Opening Doors to Smart MobilityFri, 09/01/2017 - 14:55
Q: How is Honda dealing with the peso depreciation against the dollar and the resulting increase in car prices?
A: Mexico is one of the cheapest places in the world to buy a car, which proves an advantage for the end customer. Margins are narrow in automotive sales in general but the situation is aggravated when cars are imported. Having plenty of choices available in the country is another contributing factor to maintaining stable prices. The introduction of new brands led to a price war because all players want to protect their market share. We have a strategy in place to fight the peso’s depreciation against the dollar but we are developing sustainably and not accelerating ahead of market conditions. The decreasing dollar price is helping all brands level their margins but further price increases are to be expected.
Q: How will Honda’s technology help the company justify these price increases?
A: Since last year we have seen great success with the Civic, which sells in greater quantity than the Accord. The latter has been our flagship product since we came to Mexico but unfortunately, the large sedan segment has been decreasing. The Civic now has new technology and a new engine that is the same as that installed in the CR-V, our best-selling model. This 1.5L turbo engine was unveiled last year and outputs the same horsepower as the previous model using a small engine. This makes the vehicle lighter, eco-friendlier and in line with international EPA standards.
Another advantage of our product line is the inclusion of continuously variable transmissions (CVT). We tested CVTs against traditional configurations and we think it is the best and most intuitive one. Some people complain about the CVT’s responsiveness because many want to hear the gear changes. However, many test drivers loved this characteristic because of its responsiveness and it has been well-received by the market.
Q: How is Honda approaching the environmental element related to its vehicles?
A: In anticipation of 2025 mileage regulations established by the Environmental Protection Agency in the US, we began working with hybrids before they attracted attention in the market. These became more popular due to pressure from environmental policies such as the No Drive Day vehicle restrictions in Mexico City and the State of Mexico, rather than consumer concern for the environment. Some years ago, we marketed two hybrid vehicles that were not as successful as we had hoped. Now the need for environmentally friendly vehicles will inspire new launches.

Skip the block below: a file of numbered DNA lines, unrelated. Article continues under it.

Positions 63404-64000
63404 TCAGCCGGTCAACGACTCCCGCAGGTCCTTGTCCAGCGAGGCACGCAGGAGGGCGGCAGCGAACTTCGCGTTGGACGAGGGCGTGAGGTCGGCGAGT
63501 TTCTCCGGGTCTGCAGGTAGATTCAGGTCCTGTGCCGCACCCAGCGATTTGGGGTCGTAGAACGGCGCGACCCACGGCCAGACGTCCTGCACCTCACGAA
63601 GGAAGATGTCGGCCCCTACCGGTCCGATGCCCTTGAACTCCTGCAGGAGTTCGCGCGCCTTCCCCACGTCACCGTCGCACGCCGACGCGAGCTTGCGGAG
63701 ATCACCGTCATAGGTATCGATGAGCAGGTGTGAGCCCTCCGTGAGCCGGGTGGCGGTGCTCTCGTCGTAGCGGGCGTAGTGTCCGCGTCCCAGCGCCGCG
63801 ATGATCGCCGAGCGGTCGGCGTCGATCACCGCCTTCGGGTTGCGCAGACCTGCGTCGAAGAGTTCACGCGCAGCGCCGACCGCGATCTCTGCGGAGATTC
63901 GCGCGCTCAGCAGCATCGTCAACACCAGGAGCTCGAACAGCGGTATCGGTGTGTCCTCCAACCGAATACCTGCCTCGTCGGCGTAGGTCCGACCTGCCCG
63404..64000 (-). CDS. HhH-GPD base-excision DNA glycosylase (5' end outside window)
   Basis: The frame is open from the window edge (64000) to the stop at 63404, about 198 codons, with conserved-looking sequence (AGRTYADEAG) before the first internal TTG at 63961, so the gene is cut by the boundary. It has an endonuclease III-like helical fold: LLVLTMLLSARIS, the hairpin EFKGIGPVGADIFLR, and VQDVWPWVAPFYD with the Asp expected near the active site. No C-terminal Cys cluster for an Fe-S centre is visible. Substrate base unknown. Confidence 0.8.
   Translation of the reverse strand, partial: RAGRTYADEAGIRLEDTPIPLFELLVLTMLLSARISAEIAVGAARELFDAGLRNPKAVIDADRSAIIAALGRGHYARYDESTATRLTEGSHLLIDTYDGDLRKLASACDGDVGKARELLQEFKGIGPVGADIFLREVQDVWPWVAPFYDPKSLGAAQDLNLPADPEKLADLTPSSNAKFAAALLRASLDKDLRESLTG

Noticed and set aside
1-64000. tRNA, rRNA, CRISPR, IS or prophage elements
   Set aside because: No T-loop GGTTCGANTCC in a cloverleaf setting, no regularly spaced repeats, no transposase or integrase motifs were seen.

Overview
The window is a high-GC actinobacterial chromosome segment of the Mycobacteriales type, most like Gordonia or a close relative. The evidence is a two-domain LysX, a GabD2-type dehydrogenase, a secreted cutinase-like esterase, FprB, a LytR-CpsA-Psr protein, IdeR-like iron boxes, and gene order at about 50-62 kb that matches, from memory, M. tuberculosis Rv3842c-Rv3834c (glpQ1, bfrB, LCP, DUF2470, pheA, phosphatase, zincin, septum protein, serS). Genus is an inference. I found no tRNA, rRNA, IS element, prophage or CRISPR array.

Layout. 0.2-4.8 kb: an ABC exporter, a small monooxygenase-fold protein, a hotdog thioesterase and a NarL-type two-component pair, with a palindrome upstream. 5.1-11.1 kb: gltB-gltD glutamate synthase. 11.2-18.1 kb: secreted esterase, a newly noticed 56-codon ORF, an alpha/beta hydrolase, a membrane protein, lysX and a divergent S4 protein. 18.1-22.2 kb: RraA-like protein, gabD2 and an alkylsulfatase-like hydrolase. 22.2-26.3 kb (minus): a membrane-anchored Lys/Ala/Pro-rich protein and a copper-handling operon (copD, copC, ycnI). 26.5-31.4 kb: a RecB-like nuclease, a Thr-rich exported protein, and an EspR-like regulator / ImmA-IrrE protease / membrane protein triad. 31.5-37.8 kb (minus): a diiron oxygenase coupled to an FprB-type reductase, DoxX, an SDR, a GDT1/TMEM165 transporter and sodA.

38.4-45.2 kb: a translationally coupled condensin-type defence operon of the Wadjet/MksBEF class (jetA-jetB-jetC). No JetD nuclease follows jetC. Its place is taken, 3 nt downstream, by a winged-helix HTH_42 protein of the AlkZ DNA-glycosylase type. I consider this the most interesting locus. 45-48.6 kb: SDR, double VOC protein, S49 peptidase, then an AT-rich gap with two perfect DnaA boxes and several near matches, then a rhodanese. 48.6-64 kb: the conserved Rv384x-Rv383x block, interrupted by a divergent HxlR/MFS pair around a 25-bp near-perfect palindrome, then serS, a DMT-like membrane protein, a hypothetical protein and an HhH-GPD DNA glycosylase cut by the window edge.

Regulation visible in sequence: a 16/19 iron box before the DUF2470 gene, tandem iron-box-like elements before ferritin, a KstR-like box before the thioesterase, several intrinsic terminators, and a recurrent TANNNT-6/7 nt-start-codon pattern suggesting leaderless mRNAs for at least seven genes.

The purpose of the new Civic launch is to lower the engine grading to comply with EPA standards and to downsize the cubic capacity of new vehicle engines. Honda’s VTEC system improves the volumetric efficiency of an internal combustion engine and helps a 6-cylinder engine work with the same capacity as a 3 or 4-cylinder one.
Q: How is Honda working to improve its internal processes and the customer experience?
A: We tell car owners openly what is damaged or replaced on their cars when they arrive at the dealership. We charge transparently, which also generates customer loyalty. Our quality is rated excellent by customers just as our aftersales services is. Instead of aiming to be the cheapest on the market, we offer customers a level of distinction. One specific worldwide problem with Takata, the provider whose airbags were unsafe for use, affected Honda’s aftersales service. We presented information about the incident to the Federal Attorney’s Office of Consumers (PROFECO) and we organized a recall to replace these faulty components.
Honda's main area of opportunity is in data management. With social media, our data sources have only expanded so we must find a way to include all this information. To change faulty airbags, we have struggled to contact all vehicle owners. We have the original owners’ information for the entire Honda vehicle park but cars change hands over the years and there is no public record that tracks the used-car market.